Sault Ste. Marie and Sudbury: How other communities are tackling homelessness


As municipal discussions continue locally regarding potential solutions to support the homeless in Sault Ste. Marie (see article here), surrounding cities are moving forward with projects to actively tackle this difficult issue.

As previously reported, Sault Ste. Marie’s homeless populations has now been quantified (see article here), and with the onset of Winter, many are wondering what is being done to remedy the situation.

SaultOnline has been following plans being executed in Timmins and also Sudbury.  Now, again out of Sudbury, another example of how that city is rallying in support of its homeless populations.

In a recent report, it was said that the City of Greater Sudbury plans to move ahead with several projects to help the City’s homeless population, including working on setting up a nine bed women’s shelter for the winter.

At a meeting Tuesday night, Sudbury City Staff presented a report outlining a number of actions the City could take, using federal and provincial funding streams.

The proposed projects include spending $200,000 annually on a “master lease” with a private landlord to provide up to 20 housing units, which would be assigned through an existing program like the Homelessness Network. There is also a plan to spend $80,000 to renovate 10 existing two-bedroom social housing units into one-bedroom apartments to meet current demand.

The report says investing an extra $380,000 in various housing solutions could assist up to 80 people with permanent housing.

While some Councillors expressed concerns that the City should be doing more, the plan was ultimately supported unanimously.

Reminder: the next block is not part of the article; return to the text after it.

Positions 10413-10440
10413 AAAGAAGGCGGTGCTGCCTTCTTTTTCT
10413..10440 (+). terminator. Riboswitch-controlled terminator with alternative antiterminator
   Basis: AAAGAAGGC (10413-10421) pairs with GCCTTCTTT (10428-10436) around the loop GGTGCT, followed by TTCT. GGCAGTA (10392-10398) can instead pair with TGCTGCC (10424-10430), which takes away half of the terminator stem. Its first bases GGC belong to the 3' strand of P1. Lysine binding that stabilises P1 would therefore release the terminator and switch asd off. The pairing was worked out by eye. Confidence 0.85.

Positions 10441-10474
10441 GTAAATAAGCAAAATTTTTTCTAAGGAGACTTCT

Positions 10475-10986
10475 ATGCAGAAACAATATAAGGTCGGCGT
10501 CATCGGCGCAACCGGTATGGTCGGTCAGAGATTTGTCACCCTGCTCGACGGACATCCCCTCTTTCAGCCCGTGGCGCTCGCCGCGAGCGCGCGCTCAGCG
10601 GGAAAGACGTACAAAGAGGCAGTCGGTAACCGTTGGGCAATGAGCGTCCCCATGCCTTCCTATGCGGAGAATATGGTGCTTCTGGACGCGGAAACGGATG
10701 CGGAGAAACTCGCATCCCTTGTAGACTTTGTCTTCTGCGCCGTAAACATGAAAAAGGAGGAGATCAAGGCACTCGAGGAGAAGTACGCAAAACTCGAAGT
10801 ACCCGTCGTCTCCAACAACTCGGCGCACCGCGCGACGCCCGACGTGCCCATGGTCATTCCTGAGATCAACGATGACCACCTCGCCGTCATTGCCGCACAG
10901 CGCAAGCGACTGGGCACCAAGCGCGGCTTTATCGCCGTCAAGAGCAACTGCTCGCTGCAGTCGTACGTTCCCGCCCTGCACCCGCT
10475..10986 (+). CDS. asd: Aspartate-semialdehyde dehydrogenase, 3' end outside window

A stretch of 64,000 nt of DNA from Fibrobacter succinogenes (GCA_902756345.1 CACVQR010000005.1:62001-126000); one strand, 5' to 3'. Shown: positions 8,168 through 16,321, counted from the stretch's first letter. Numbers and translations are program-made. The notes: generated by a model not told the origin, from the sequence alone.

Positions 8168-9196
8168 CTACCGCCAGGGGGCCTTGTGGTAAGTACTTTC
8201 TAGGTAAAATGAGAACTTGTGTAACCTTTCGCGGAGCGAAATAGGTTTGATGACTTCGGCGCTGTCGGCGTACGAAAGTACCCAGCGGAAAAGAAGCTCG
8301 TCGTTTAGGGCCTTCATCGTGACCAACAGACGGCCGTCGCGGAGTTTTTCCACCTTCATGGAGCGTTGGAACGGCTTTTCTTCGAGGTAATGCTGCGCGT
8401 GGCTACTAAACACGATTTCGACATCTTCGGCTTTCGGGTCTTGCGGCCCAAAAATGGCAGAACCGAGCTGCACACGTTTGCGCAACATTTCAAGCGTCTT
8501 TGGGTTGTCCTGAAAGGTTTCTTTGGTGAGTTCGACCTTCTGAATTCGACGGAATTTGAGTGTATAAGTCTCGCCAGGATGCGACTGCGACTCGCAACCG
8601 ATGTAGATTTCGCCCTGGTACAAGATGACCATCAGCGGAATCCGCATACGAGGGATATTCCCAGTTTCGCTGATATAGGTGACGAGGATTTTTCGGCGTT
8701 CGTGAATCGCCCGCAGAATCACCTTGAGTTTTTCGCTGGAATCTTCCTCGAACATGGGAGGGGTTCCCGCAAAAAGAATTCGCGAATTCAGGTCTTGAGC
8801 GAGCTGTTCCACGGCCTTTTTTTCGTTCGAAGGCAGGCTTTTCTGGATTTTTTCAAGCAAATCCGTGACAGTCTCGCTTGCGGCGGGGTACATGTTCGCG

“It certainly does not exclude other future options or solutions as they’re identified and as they may come forward,” said Coun. Fern Cormier, who put forward the motion in support of the plan. “This has been an ongoing file, an ongoing project.”

At the meeting, Councillors heard from staff that a major challenge right now is a shortage of staff in the homelessness sector. Tyler Campbell, the City’s Director of Social Services, said many service providers have reported having a hard time recruiting and retaining qualified employees.

The new women’s shelter, for example, has an organization willing to run it, but still needs to recruit workers.  A recent article published by Dan Grey had some local service providers voicing similar concerns here in the Sault (see article here).

Joscelyne Landry-Altmann is the City Councillor for Ward 12 in the City of Greater Sudbury.
The staffing shortage prompted Coun. Joscelyne Landry-Altmann to ask what she admitted was likely a “not very popular” question.  She asked about the merits of putting a “cap” on services, and “establishing a number of spaces and services we can provide, and working within that.”

She expressed concerns about the number of people moving to Sudbury from other municipalities and seeking services, a sentiment that was later echoed by Coun. Mark Signoretti.

“There’s a threshold that the municipality of Greater Sudbury can handle, and I think we’re at that point at the present time,” Signoretti said.

Homelessness consultant Iain De Jong, who was present during the meeting, said he’s not aware of any other municipalities that have implemented a cap, nor any way to do it logistically. He noted that the Canadian Charter of Rights and Freedoms allows for freedom of mobility.

Coun. Michael Vagnini said he felt city council was “going down a dangerous path when we start talking about putting caps in place.”

“It sounds like some crazy movie.”

This is a strong example of a municipal discussion resulting in collaborative decisions to remedy a community problem, leveraging all available tools is support of the more vulnerable members of the population.

— with files from


  1. Homeless, is there really such a thing anymore. I think the definition needs to be changed. There are those that need a place to sleep and we have beds for them and food until they get back on their feet. There are those that are homeless but choose to live that way so they can collect money for alcohol and drugs and live off the community. They can now just walk into a Grocery Store , fill their shopping cart and walk out without paying. This should be treated as a crime and those people should be sent to jail or at least do some kind of community work. I think people would be surprised at the amount of people that would get a job if the free lunch was cut off.

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